So maybe this time next year I’ll have sold my first novel . . . one can only hope.
This weekend I received an acceptance from Whortleberry Press for their annual Halloween anthology. Whortleberry does a series of holiday anthologies, and I sold the scifi-ish “We Three Kindreds” to the Christmas book last fall. This story is called “Black and Silver” and is set in Nazi Germany before the war. The essential problem is that the SS has taken over a medieval castle with a strong mystical heritage, killed off the rightful owners, and is now trying to force the castle to give up its secrets. But the last of the old staff, the cook, is determined to thwart the SS by calling upon the dead when the time is right. And the right time for calling on the dead, of course, is All-Hallows Eve. The editor enjoyed the “intriguing and careful detail” of the tale, which should be out for Halloween 2012. This is my fifth short story to sell in 2012. One is already in print (“Death Crone” in Night Terrors anthology), and the other four are scheduled for fall releases.
Trust and Treachery Interview:
Presenting Trust & Treachery Author Jonathan Shipley
June 18, 2012
By Day Al-Mohamed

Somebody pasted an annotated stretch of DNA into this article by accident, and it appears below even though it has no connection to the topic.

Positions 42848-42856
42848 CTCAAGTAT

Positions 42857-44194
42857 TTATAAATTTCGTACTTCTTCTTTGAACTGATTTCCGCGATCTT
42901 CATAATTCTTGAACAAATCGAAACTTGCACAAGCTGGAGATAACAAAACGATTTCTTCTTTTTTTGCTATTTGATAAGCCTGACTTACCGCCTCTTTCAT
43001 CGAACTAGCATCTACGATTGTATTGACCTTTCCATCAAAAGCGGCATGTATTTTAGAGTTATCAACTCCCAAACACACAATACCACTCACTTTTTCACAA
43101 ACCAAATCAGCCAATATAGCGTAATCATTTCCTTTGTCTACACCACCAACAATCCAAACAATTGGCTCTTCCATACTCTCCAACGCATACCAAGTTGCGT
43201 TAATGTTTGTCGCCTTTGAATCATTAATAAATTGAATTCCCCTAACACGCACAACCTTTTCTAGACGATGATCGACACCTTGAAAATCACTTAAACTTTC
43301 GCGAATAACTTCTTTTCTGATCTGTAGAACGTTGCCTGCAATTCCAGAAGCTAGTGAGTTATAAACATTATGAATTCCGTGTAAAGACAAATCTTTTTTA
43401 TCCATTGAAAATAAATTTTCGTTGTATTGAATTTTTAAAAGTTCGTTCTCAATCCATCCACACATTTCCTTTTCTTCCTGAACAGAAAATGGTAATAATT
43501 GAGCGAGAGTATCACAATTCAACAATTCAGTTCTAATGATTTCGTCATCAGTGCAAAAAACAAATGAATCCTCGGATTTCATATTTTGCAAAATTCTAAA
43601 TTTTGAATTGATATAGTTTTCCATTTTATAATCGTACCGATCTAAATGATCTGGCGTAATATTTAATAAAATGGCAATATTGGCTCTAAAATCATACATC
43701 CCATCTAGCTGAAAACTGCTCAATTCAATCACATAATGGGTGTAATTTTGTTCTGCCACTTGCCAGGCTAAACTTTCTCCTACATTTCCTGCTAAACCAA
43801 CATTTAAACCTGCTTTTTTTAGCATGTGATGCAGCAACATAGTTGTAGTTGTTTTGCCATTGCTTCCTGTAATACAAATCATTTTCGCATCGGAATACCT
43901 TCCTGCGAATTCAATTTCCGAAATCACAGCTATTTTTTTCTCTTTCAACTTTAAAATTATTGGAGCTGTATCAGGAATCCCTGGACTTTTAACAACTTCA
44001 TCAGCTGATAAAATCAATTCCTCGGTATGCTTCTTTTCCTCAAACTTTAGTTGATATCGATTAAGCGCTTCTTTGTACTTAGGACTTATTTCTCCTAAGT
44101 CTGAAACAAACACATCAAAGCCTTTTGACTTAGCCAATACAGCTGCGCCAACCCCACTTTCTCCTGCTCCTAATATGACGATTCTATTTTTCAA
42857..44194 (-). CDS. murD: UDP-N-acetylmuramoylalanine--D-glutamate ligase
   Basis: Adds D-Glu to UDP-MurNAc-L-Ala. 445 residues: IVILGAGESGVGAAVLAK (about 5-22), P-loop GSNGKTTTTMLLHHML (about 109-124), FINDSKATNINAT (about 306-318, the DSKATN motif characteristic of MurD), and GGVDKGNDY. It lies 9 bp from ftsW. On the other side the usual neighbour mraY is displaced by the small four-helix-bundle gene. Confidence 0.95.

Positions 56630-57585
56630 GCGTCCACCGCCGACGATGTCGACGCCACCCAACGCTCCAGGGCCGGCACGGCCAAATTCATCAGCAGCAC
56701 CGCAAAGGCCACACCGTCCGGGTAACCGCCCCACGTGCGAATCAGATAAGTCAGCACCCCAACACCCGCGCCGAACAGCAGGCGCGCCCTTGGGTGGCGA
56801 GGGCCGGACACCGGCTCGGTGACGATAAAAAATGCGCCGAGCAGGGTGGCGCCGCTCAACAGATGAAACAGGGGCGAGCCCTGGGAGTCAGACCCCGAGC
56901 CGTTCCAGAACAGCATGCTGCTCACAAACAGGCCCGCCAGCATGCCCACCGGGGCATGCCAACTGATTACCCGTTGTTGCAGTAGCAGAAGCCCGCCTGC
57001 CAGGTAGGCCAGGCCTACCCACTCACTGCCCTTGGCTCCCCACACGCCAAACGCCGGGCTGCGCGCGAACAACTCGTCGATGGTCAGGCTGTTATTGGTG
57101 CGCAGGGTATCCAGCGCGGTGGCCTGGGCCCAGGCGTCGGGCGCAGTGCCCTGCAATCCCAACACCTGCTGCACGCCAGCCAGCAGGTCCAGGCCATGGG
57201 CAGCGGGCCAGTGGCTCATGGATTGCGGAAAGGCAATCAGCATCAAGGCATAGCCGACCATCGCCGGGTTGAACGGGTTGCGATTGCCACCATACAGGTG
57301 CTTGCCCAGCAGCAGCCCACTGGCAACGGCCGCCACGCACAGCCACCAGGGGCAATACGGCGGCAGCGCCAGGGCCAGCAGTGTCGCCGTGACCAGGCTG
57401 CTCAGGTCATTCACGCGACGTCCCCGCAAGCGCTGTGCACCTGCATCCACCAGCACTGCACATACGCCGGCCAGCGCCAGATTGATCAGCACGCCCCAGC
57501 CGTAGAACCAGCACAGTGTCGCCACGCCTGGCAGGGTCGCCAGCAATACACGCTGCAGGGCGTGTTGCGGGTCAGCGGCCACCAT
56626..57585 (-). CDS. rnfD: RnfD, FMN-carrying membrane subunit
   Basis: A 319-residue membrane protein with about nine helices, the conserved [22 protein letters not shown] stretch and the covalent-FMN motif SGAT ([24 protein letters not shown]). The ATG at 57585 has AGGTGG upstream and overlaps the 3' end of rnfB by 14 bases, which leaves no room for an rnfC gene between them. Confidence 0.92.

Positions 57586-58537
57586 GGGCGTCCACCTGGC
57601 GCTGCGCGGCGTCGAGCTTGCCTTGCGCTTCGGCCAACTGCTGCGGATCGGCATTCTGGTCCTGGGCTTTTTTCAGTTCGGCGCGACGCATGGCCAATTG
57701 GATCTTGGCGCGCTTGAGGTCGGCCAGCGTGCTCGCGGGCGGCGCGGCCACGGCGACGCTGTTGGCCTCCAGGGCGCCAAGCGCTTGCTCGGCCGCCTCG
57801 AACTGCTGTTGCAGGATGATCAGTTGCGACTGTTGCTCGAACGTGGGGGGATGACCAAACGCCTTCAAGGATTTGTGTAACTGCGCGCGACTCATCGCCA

One of the things we want to do here at Trust & Treachery is give you a chance to get to meet our authors. Over the next few weeks, you will see bios and Q&As for our amazing contributors. Although we continue to run behind in our posting schedule, today is Jonathan Shipley. Stay tuned as additional authors are added every Monday.
Editors, Trust & Treachery
Fort Worth writer Jonathan Shipley has never bought into “newer is better.” Old houses, old furniture, and old portraits are his way of life, and like many collectors, he cohabits with more antiques than strictly fit into his house. He has had fantasy, horror, and science fiction stories published in magazines and a dozen plus recent anthologies, including the last two volumes of Sword & Sorceress. However, he is actually a novel writer at heart and spends most of his writing time on a vast story arc that ranges from Nazi occultism to vampires to futuristic space opera. The Cadre of Excellenzi, of which the protagonist of “Perfect Memory” is a member, has a major presence at the space opera end of the spectrum, and various Excellenzi have appeared in other short stories. A half dozen novel manuscripts also track these preternaturally long-lived characters.